3 min read

Going with the (copy) flow

Every investment banker and media investor I've ever met reads PaidContent. But very few of the B2B reporters I talk to are familiar with the site.
That perplexes me.
First, PaidContent covers our industry. And I think that folks in B2B should be reading it for the same reason I think they should be reading Folio magazine -- it pays to know what's going on.
But perhaps more importantly, PaidContent is the best of the Web-centric news operations in the media space. And watching how Rafat Ali and his team structure their operation can be instructive for anyone looking to move to a Web-first model.

PaidContent is a blog. It's also a full-service news operation with a few offices, some talented reporters, global reach and a number of related sites on such subjects as mobile content. But it is, at its core, a blog.
Each story has a comment function and a slew of social bookmarking and other Web 2.0 features. The entire site is published with the ExpressionEngine content-management system.  Each story is brief -- more of a blog post than a traditional article.
But the most blog-like feature of PaidContent is that it's published in reverse-chronological order -- the newest stuff is at the top of the page.

Last month, Scott Karp at Publishing2.0 wrote an interesting piece on the differences between how traditional and Web-centric publishers present news on their home pages. Traditional publishers such as the New York Times, Scott said, arrange the news "by what is most important." Whereas Web-centric publishers arrange news by what is most recent or, in the case of sites such as Digg, by providing an option to read by timestamp or reader ranking.
Scott notes, correctly, that the traditional method of "organizing news by importance as the default makes sense when you’re only delivering the news once a day (and the “default” is all you get). But when news publishing is continuous, it’s not the best way to serve frequent news consumers."
Publishing a home page in the traditional fashion, in other words, creates a situation where it appears to frequent visitors that nothing has changed. And in a world full of 24/7 news providers, Web-only publishers and industry bloggers, that's not a good idea.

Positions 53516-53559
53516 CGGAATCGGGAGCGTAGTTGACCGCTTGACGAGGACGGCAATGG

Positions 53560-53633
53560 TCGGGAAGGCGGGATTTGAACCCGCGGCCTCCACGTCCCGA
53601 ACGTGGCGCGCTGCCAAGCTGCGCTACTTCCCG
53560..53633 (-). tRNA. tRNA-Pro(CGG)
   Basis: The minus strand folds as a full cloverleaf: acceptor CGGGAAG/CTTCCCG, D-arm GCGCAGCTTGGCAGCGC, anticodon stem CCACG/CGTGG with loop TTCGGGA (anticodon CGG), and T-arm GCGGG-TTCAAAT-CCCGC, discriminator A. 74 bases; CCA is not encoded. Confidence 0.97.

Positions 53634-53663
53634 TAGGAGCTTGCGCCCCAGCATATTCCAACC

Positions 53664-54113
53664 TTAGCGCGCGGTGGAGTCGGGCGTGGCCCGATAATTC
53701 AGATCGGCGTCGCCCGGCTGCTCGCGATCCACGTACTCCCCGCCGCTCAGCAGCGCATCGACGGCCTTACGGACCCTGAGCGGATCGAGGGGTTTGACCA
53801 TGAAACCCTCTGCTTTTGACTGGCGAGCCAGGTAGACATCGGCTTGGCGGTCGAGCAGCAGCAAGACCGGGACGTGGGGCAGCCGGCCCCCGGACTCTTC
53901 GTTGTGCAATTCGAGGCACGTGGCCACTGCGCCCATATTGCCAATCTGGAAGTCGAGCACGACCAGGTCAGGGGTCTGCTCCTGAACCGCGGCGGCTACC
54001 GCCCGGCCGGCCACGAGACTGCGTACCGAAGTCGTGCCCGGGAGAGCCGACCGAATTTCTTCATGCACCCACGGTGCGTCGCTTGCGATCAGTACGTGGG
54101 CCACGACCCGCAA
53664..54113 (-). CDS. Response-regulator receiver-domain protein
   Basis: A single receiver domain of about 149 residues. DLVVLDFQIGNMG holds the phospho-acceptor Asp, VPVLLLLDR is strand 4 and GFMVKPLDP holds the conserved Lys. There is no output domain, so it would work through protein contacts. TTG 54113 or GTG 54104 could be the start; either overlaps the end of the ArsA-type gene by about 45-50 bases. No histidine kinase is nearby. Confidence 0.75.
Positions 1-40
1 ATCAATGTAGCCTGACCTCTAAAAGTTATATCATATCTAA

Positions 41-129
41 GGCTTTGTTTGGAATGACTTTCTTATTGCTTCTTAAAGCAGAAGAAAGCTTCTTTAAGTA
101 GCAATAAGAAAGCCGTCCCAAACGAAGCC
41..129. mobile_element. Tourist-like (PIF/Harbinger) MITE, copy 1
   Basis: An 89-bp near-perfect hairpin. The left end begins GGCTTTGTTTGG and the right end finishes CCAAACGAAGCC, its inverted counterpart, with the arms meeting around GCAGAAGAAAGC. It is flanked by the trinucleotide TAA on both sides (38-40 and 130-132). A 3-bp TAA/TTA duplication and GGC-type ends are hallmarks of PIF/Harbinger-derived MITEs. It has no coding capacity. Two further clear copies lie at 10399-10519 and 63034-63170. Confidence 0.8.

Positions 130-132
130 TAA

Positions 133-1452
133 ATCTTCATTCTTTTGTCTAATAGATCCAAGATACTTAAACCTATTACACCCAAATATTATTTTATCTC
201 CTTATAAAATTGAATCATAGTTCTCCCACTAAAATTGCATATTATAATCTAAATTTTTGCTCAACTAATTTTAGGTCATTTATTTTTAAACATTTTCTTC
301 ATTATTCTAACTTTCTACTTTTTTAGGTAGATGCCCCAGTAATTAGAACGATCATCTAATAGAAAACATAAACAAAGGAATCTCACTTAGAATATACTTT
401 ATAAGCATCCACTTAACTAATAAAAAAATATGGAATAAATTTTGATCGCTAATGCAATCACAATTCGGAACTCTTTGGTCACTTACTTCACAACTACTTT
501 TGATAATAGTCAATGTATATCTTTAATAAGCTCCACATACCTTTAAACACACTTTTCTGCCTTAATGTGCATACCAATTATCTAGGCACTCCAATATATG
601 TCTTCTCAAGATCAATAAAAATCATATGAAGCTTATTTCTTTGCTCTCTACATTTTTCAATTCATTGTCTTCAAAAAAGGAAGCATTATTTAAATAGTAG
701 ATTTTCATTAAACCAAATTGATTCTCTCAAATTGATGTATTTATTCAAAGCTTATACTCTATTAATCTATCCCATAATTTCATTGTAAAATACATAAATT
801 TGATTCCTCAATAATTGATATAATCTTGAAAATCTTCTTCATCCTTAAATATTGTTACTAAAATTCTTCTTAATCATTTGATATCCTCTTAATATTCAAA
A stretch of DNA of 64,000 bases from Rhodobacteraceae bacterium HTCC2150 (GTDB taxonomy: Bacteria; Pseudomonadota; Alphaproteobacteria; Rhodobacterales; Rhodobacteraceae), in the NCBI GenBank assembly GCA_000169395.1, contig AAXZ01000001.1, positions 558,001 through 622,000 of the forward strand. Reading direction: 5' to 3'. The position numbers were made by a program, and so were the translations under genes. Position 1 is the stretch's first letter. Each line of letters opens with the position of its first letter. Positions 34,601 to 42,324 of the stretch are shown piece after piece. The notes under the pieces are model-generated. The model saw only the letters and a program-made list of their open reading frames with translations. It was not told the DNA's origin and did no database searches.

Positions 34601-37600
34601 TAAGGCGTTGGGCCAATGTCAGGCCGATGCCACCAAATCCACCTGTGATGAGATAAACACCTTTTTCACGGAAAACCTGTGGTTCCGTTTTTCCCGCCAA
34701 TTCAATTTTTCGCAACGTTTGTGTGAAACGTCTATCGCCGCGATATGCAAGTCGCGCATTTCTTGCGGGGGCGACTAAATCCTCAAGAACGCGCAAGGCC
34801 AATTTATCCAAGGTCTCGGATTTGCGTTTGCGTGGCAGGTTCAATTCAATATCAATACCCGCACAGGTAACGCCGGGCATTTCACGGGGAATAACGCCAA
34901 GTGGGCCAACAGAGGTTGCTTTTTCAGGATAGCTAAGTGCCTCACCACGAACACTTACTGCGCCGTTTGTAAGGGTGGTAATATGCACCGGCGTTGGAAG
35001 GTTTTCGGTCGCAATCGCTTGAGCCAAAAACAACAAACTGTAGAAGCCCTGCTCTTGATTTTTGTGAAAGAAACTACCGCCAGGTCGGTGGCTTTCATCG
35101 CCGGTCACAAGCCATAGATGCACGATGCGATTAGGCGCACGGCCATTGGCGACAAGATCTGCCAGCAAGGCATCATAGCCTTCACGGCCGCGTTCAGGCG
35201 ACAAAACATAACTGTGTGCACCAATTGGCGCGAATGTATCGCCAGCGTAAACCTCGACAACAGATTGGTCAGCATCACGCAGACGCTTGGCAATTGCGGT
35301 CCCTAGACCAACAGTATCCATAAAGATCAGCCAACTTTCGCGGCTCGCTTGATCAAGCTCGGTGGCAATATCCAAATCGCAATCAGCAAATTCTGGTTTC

Twice in recent weeks I've had conversations with B2B editors who were upset because they thought their Web sites updated too frequently. They were angry that new content pushed their old content out of the top spot on the home page. They preferred a system where their stories sat in the lead position for days on end.
But that is madness.
Although it's perfectly appropriate to give some special treatment to some special stories, a Web site should serve users, not writers. In particular,  a home page should serve those readers who turn to it most often -- the frequent visitors.
Or, to put it another way, a home page should more closely reflect the most efficient of the online distribution systems: an RSS feed.

So what does it look like when a traditional, print-based publisher adopts a Web-centric approach to the home page? Take a look at ReadyMade. Or, even better, check out the beta of the new Popular Science home page. That site has a top slot for a story that editors choose, but it also gives users the option to choose a home page of most recent, most viewed, most popular or most commented on stories.
Take a look at those sites, and then ask yourself six questions:
1. Just how many times a day (or week) do I think a reader will come to my site and hit the refresh button before he gives up?
2. How much time do I think a reader will spend drilling around my site looking for something, anything, new?
3. What message do I send to a print subscriber who comes to my home page and finds the exact same stories that he just read in print?
4. Is the industry I cover so unchanging and uninteresting that the most important story I can tell my readers on Wednesday is the same one I told them on Monday?
5. What would my home page look like if readers, instead of editors, had their way?
6. Since my home page isn't how readers find my content, why am I worried about my home page?

(Note: PaidContent's Rafat Ali recently posted a video of a speech he gave to a group of journalism and business students.  It's an instructive look at how a young, Web-centric journalist was able to see past tradition and find a new way of publishing. It runs for about an hour. But it's worth your time.)

tags: , , , , , , , web-first publishing